The buildings were a stage-set.
They faced the river, and they glowed with man-made brilliance, and you stared up at them in awe, and you caught your breath.
Behind the buildings, behind the lights, were the streets.
There was garbage in the streets.
Cop Hater was the first of more than 50 87th Precinct novels by Ed McBain. The 87th Precinct covers a large area of the American city of Isola and is the setting for one of the earliest, most influential, and certainly the longest running, police-procedural series in crime fiction.
(In an engaging introduction to this edition, McBain explains that he intended to set Cop Hater in New York, but was finding the overhead of checking every single piece of procedure onerous, so switched to his own city. Doing so clearly opened his creative floodgates – two more 87th Precinct novels followed in 1956.)
If you’ve read any of the novels, you’ll know that the hard-working cops of Isola are very rarely lucky with the weather. It’s so cold you can barely move your frozen limbs to arrest your perp, or so wet you can’t see him through the rain. In Cop Hater, it’s hot, 95.6°F of hot:
At the precinct house, two fans circulated the soggy air that crawled past the open windows and the grilles behind them. Everything in the Detective Squad Room seemed to wilt under the steady, malignant pressure of the heat. Only the file cabinets and the desks stood at strict attention.
And in this horrible damp heat, somebody starts killing detectives. The Squad Room starts chasing suspects – sweatily, and with plenty of stops for beer.
Bush, an experienced but cynical cop, sums up McBain’s philosophy of detection early on:
All you need to be a detective is a strong pair of legs, and a stubborn streak. The legs take you around to all the various dumps you have to go to, and the stubborn streak keeps you from quitting. You follow each separate trail mechanically, and if you’re lucky, one of the trails pays off. If you’re not lucky, it doesn’t. Period.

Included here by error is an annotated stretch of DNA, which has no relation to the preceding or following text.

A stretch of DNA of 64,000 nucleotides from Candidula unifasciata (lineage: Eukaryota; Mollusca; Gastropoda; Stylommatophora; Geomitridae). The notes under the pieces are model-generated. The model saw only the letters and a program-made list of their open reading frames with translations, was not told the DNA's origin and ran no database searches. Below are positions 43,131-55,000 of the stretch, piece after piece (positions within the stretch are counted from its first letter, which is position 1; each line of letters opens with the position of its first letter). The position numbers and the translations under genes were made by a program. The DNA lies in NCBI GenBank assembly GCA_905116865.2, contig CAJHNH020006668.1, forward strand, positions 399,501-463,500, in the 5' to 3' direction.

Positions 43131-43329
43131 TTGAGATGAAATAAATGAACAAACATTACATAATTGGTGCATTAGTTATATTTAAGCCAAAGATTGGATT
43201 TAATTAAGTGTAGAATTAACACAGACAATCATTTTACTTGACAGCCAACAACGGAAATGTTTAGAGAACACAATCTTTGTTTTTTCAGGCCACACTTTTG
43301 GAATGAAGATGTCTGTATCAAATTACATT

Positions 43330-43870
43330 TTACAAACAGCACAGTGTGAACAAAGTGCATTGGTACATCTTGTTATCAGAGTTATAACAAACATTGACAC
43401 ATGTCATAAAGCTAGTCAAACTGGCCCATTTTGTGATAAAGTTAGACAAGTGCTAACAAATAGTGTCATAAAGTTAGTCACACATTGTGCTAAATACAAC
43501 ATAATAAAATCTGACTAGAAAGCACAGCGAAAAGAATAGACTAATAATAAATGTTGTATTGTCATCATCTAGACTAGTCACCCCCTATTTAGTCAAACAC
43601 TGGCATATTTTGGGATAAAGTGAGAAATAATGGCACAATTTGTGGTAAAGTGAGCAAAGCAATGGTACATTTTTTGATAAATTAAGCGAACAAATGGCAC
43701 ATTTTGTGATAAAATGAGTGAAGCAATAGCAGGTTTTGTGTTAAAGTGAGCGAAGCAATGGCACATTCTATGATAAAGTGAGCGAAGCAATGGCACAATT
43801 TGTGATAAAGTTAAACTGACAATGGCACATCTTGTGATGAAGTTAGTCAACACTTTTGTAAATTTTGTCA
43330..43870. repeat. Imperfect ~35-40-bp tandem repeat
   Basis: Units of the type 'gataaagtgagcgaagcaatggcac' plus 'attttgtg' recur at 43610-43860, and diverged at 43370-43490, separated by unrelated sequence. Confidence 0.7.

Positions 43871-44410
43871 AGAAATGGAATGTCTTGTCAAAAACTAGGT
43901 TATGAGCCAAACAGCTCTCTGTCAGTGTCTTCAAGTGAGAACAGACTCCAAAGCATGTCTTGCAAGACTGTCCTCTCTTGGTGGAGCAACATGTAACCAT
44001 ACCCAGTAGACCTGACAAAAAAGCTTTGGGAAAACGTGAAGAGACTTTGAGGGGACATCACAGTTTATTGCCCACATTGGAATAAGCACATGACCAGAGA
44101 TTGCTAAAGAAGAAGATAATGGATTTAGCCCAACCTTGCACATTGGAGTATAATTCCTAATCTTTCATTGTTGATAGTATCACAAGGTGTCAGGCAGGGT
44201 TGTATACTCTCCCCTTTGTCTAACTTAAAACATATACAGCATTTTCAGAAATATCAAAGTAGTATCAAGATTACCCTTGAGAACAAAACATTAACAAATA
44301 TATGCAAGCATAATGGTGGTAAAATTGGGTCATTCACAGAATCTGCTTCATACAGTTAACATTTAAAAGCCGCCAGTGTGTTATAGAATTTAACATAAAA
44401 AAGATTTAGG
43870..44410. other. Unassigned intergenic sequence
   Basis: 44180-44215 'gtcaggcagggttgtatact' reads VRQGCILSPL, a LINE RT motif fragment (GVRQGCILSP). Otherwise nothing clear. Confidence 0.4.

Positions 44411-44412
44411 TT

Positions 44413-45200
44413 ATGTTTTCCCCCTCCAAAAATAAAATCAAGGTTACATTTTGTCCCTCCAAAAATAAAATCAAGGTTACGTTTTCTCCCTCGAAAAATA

And this is how it goes. The cops follow up leads – most of them dead ends – meanwhile dealing with reporters, crazies, assorted criminals, and all the inefficiencies of an imperfect and cumbersome system. This is the cop as working stiff, bitching about the job and the weather (especially the weather) but getting the job done.
There is no shortage of leads. Bush again:
This whole goddamn city is full of cop haters. You think anybody respects a cop? Symbol of law and order, crap! Anybody who ever got a parking tag is automatically a cop hater. That’s the way it is.
As with more recent authors, McBain also offers us a glimpse into the private lives of his policemen as a counterpoint to their lives at the coalface. Detective Steve Carella (a mainstay of the series) gets together with his wife Teddy, while his partner Bush deals with his complicated marriage to the négligée-clad Alice.
The atmosphere of Cop Hater seems strikingly contemporary, aside from all the men wearing suits, the ladies’ underwear (there’s almost as much underwear as there is weather), and a couple of chapters featuring hep-cat gang members. It’s almost surprising it was published in 1956. Of course the book feels contemporary – timeless may be a better word – because it uses exactly that mix of bureaucracy and banter that characterises police novels today. In fact, McBain established that formula and proved it worked again and again.
Why should you read this book? It established the template for the modern police procedural, and more importantly, if you like it, there are dozens more in the series to keep you going.
I’ll leave you with today’s weather:
The heat did not help the classic ceremonies of death. The mourners followed the caskets and sweated. An evil, leering sun grinned its blistering grin, and freshly turned soil – which should have been cool and moist – accepted the caskets with dry, dusty indifference.
I am entering Cop Hater into the Vintage Mystery Reading Challenge, in the Leave it to the Professionals category.
Past Offences by Rich Westwood is licensed under a Creative Commons Attribution-NonCommercial-NoDerivs 3.0 Unported License.